Languages are listed below with typical native speakers in parentheses.

Note: Ancestry does not presuppose known languages since it is possible for an individual to not know the languages of their forebears. Language points must still be spent to learn Kindred languages.

All characters start as conversant in the commonly spoken language of Woldish.

Parts of this are paraphrased from the Dolmenwood Player’s Book.

Common Languages

  • Woldish (humans): Described by Otani nun and scholar Saint Agatha of the High Wold in her correspondence with the Bishop of Argot, Woldish is “a language of words looted from other peoples spoken by a people who looted this entire country. Even its name is stolen.” Spoken by the humans of Brackenwold and the surrounding regions of Southern Isurholm, Woldish is part of the Karska language family, mutually intelligible with the others. This language family is centuries removed from the original Karselander language of that wave of human invaders. Vocabulary from Gaffe and Otani pepper the Woldish dialect, distinguishing it from the other Karska languages on Isurholm. It is written in the Werriadi alphabet or Karselander runes.
  • Liturgic (clergy): Derived from the old tongues of lands beyond the Teeth of the Sun and imbued with holy power, the liturgic language was used to transcribe the Lady’s original visions of the Exalted One. Services, scripture, and hagiography still use liturgic. Fairies have difficulty learning the language and it is unpleasant to their ears. It is written in the Werriadi alphabet.
  • Gaffe (shorthorn and mountain breggles): The tongue of breggle “shorthorn” commoners, Gaffe consists mainly of bleats and gurgles in a sing-songy tone. A variant is spoken in the mountains of the Myrdoom among the old breggle mountain tribes. The High Wold variety contains influences from the Sylvan, Otani, and Woldish tongues which differentiate it from the mountain variety, but they are mutually intelligible. It is written in the Werriadi alphabet.
  • Caprice (longhorn breggles): Developed from Gaffe by the High Wold “longhorn” breggle aristocracy with swaths of vocabulary from High Elvish, Caprice can be written in the High Elvish abjad or Werriadi alphabet.
  • Sylvan (fairy-kin): The common language of fairies and woodgrues, it is believed to be distantly related to the Immortal Tongue of Fairy. It is rarely written, but can use the High Elvish abjad.

Uncommon Languages

  • High Elvish (fairy nobility): The language of Fairy nobles, derived from the Immortal Tongue of Fairy. Its grammar is purposefully designed to be complex with myriad exceptions to declensions, conjugations, tenses, numbers, speakers, and so on. Breggle linguist Frem de Hozer describes it in a recent article in Logo: The Journal of Languages as “a highly impractical practical joke” only learnable by the most ancient of fairy nobles. Few mortals or even common fairies ever manage to learn it due to its difficulty. It is written in the High Elvish abjad.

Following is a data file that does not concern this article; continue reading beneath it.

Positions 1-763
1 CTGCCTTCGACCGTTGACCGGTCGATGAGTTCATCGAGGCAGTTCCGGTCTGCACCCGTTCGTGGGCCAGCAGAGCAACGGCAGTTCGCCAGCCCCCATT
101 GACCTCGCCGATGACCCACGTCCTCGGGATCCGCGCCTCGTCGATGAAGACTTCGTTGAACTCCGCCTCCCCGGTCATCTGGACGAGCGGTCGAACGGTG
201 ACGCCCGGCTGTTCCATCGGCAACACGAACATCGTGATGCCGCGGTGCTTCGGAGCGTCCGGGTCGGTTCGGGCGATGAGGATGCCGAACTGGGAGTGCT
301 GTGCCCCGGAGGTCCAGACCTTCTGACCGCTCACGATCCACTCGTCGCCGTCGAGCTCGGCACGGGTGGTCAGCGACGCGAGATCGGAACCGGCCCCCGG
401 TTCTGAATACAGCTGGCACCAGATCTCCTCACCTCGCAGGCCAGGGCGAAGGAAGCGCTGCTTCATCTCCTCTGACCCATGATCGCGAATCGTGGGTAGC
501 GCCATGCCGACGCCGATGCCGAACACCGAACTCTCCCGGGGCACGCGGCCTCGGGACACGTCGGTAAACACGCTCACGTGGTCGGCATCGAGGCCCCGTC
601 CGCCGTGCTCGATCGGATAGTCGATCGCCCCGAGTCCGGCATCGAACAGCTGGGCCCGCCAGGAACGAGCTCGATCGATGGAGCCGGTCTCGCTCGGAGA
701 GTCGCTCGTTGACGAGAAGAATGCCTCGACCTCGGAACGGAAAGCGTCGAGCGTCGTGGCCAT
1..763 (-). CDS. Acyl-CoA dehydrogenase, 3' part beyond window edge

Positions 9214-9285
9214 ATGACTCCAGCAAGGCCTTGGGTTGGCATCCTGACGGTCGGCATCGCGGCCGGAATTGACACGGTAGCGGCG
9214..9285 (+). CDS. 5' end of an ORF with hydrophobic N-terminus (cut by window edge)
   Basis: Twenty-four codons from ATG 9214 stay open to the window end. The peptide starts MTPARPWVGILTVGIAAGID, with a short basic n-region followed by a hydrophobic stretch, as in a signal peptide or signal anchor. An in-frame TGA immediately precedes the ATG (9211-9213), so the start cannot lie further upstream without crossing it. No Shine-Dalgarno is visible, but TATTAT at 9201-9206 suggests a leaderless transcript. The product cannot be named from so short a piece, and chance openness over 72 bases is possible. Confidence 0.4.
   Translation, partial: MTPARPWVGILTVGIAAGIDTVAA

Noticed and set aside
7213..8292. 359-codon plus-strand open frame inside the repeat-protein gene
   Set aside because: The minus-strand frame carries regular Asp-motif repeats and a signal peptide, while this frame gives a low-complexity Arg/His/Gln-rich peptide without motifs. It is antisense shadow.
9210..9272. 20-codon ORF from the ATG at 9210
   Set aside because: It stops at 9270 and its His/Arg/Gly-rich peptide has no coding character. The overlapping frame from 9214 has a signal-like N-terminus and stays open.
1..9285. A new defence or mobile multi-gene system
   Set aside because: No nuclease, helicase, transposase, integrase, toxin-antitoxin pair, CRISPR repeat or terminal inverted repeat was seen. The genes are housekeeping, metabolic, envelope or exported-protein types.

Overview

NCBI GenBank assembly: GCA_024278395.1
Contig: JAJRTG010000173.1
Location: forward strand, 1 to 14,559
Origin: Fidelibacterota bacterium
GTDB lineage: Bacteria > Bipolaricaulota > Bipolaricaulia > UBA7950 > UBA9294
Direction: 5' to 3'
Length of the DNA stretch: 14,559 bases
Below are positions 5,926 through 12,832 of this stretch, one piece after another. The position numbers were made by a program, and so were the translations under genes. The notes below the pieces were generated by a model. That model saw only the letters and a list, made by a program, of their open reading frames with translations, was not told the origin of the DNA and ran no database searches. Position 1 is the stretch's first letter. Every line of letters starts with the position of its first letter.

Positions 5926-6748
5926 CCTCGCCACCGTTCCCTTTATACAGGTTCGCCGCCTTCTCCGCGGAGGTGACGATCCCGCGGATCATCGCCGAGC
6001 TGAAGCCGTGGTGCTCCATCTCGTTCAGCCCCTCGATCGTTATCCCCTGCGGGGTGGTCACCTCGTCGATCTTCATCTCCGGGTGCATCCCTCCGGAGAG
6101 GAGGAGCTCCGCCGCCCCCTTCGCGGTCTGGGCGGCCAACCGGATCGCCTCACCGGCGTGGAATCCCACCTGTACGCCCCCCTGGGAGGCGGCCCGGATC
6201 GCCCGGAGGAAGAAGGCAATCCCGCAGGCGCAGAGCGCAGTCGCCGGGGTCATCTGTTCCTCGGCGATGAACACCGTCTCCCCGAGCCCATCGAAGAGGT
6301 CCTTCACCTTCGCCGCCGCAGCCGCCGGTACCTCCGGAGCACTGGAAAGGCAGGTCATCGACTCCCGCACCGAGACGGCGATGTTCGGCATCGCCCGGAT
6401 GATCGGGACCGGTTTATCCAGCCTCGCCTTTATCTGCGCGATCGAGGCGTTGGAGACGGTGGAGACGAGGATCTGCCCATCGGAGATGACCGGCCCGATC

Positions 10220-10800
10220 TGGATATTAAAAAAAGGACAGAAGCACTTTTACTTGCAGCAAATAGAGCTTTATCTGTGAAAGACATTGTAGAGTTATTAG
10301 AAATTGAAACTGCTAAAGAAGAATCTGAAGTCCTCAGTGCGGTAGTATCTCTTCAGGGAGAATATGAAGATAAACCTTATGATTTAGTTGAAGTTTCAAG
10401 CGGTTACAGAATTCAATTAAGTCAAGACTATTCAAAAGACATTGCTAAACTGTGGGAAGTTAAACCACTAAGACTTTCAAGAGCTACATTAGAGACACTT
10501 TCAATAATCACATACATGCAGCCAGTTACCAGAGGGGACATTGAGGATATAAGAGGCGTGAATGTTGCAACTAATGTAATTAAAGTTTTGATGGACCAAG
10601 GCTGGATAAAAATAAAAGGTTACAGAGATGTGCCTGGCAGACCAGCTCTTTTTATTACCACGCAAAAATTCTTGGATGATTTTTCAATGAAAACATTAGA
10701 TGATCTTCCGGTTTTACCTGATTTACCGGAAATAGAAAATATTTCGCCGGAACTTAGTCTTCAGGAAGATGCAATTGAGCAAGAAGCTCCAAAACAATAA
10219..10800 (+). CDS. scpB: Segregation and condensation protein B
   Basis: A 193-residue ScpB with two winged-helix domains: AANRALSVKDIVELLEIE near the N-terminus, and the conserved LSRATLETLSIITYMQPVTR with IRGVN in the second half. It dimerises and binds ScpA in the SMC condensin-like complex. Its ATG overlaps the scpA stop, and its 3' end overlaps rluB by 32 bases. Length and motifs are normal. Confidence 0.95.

• Old Karselander (humans): Also known as Old Woldish, the language was spoken by the first Karselander human settlers in Southern Isurholm and Dolmenwood. It is no longer spoken, but scholars still study it and its literature. It is written in Karselander runes and the Werriadi alphabet.
  • Mulch (mosslings, sentient plants and fungi): Amateur linguist and world traveler Giuseppe von Toad wrote of Mulch in a decade-old issue of Logo: The Journal of Languages, “It is a song unique to Dolmenwood, though a cousin of it too is spoken in the swamps of my homeland [of Hoppland]. Indeed the limited sounds that talking plants and fungi can produce limit the consonant availability, which accounts for this similarity, though why the mosslings speak it too when they can speak human languages too is confounding, I must admit.” Mulch is difficult to speak for other kindreds due to its squelching and grinding consonants. It remains a language isolate on Isurholm, neither borrowing nor lending words, and further studies of the Boggish language of Hoppland challenge von Toad’s initial claims of any relationship. It is rarely written, but can use the Werriadi alphabet.
  • Otani (humans): An old human language, long since supplanted by Woldish, spoken by the first human woodcutters and hunters who built their homes among the fairies, breggles, and mosslings of Dolmenwood. It is still spoken in the Otani successor kingdoms in the Myrdoom, called the Dark Country by Karselander invaders. Words and rhythms are shared with the language of Ruislip. The Otani word for Isurholm is Otanslip, and it is still called that by the Ruis humans. It is written in the Otani alphabet.